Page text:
В данном разделе приводятся аутентичные материалы и статьи, посвященные проблемам и стилистике английской коммерческой корреспонденции, а также особенностям и этикету общения по телефону в бизнесе.
Данные тексты предназначены для обсуждения в аудиторное время после предварительного изучения. Беседа может не ограничиваться предлагаемыми вопросами.
Авторы подчеркивают, что они не всегда разделяют точку зрения на проблемы, содержащуюся в приведенных в данном разделе текстах.
SUBJECT 1: BUSINESS LETTER LAYOUT
¨ Pre-Reading Questions
1.Why is the layout so important?
2.What are the main parts of any business letter?
3.What is the order of the address?
4.Why shouldn't the date be written in figures?
BUSINESS LETTER LAYOUT
Any business letter contains the following major parts:
2 Sender's address
Body of letter
Signature and conclusion
(1) Letterheads. The printed letterhead of a company gives a great deal of information about it (type of company; its phone number and address, etc).
(2) Sender's address. In correspondence that does not have a printed letterhead, the sender's address is written on the top right-hand side of the page.
(3) Date. The date is written below the sender's address, sometimes separated from it by a space. In the case of correspondence with a printed letterhead; it is also usually written on the right-hand side of the page. This should be written in full, normally in the order of day, month, year, as in: 15 November 200...
Commas should be omitted. The day of the week is not generally included as it takes up extra typing space. The order can be free as well:
November 15 20...
November 15th 20...
15th November 20...
But using "th" is supposed rather old-fashioned. Many firms leave out the abbreviation "th" after the date; other firms transpose the date and the month, e.g. October 24 instead of 24 October.
Attention! Whichever you choose you should be consistent throughout your correspondence.
The month in the date should not be written in figures as they can be confusing. For example, 11.1.98 means 11th January 1998 in the UK but 1st November 1998 in the USA.
(4) Reference(s). References are a way of identifying a letter. They vary from the very simple to the complex. In basic form they are the initials of the person who dictated the letter and the typist, e.g. Our ref: WPM/OP Sometimes a file number is added, as in: WPM/OP/69
There are two points to remember when using references:
-be sure that your own references give the necessary
information for locating the letter at a later date;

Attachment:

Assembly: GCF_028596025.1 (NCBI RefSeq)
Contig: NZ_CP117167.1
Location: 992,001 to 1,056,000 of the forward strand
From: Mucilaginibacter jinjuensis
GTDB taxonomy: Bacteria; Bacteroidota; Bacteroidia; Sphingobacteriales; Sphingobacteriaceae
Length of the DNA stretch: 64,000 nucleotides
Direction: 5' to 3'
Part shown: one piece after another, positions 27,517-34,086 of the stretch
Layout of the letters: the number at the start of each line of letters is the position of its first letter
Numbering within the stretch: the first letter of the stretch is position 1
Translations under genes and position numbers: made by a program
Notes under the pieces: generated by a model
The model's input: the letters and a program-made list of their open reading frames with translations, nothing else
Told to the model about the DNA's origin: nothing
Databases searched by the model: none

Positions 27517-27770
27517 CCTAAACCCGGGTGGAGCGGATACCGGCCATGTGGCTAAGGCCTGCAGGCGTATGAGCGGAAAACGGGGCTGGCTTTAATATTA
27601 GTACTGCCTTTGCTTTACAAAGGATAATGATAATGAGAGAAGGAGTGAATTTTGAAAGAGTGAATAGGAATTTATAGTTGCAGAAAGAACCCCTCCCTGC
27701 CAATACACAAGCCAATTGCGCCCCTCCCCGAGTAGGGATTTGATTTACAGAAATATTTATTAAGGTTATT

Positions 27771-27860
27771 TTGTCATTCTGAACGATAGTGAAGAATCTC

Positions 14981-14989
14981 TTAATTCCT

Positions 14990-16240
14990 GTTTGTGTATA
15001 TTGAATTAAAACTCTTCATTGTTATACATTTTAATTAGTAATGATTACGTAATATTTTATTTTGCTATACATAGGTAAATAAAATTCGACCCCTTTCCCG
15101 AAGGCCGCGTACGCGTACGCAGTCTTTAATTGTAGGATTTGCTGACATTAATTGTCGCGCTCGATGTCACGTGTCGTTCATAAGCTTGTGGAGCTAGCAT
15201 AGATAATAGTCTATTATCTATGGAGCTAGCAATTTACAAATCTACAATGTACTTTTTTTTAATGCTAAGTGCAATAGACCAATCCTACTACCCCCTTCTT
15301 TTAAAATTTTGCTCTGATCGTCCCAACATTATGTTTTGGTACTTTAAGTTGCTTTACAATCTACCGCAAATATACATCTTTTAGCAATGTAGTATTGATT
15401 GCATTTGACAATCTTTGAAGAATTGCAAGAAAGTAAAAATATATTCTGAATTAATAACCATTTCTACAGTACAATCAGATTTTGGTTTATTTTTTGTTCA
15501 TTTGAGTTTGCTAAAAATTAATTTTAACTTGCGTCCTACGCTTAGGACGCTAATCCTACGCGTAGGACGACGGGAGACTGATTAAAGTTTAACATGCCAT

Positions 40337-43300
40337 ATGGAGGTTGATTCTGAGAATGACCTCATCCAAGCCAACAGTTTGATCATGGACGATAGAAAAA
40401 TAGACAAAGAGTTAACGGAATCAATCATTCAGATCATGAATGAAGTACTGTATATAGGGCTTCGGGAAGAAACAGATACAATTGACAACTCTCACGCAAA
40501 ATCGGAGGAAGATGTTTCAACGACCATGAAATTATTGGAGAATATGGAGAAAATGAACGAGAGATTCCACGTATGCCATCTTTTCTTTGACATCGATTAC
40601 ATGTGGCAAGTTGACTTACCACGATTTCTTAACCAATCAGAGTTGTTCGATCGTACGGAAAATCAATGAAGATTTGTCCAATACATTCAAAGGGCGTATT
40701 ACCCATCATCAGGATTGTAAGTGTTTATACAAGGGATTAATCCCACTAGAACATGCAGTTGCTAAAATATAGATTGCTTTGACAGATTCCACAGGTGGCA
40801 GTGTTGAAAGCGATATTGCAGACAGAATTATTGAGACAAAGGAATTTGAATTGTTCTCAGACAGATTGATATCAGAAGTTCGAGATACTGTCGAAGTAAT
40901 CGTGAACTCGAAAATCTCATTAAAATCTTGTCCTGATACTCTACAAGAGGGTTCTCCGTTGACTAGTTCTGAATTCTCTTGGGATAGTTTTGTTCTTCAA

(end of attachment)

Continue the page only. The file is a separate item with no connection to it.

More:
-in reply, always quote the other party's letter reference.
(5) Inside (or receiver's) address. This is the name and address of the person to whom the letter is being sent. It is written below the sender's address and on the opposite side of the page. After the name of the person and/or company receiving the letter, the order and style of addresses in the UK is as follows:
-name of house or building;
-number of building and name of street, road, avenue, etc.;
-name of town or city and postcode;
-name of country.
(6) Salutation. This is the opening words of greeting in a letter. The normal form in business correspondence is:
Dear Madam (Mesdames)
The comma after the salutation is optional.
Note that in the USA a letter to a company usually opens with Gentlemen, followed by a colon, not with Dear Sirs.
(7) Subject-heading. In business letters this is used to give prominence to the subject matter.
(8) Body of letter. This is obviously the most important section of any business letter. The basic guidelines are: use concise and clear English; uncomplicated words; accurate spelling; considered punctuation; sensible paragraphing. Beware of too many short paragraphs since they tend to spoil the appearance of a letter. Note also that a letter, unless very short, should never be written in one paragraph.
(9) Complimentary ending (close). The point to remember here is that your ending must conform to your salutation. Here are some examples:
Dear Sir / Madam
Dear Mr Paignton
Dear Mrs Wilson
Avoid closing with old-fashioned phrases such as We remain yours faithfully, Respectfully yours, etc. The comma after the complimentary close is optional. Note that Americans tend to close even formal letters with Yours truly or Trulyyours, which is unusual in the UK in commercial correspondence.
(10) Signature and conclusion. The name of the firm or position held is normally typed immediately below the complimentary ending, allowing sufficient space for signature. Per pro or pp is an abbreviation for the Latin per procurationem, indicating that the signatory has signed for and on behalf of the company with full authority.
(11) Enclosure(s). These are shown by the abbreviation Enc(l) or Enc(l)s (if more than one), entered at the bottom left-hand margin.
SUBJECT 2: WRITE TO EXPRESS, NOT TO IMPRESS
¨ Pre-Reading Questions
1.What is the aim of writing a letter?
2.What is the difference between speaking and writing?
3.Do you agree that bad writing can be cured? Prove your point.
4.What style in writing do you prefer?
5.Pay your special attention to point 6 that is disputable. What is your attitude? Why?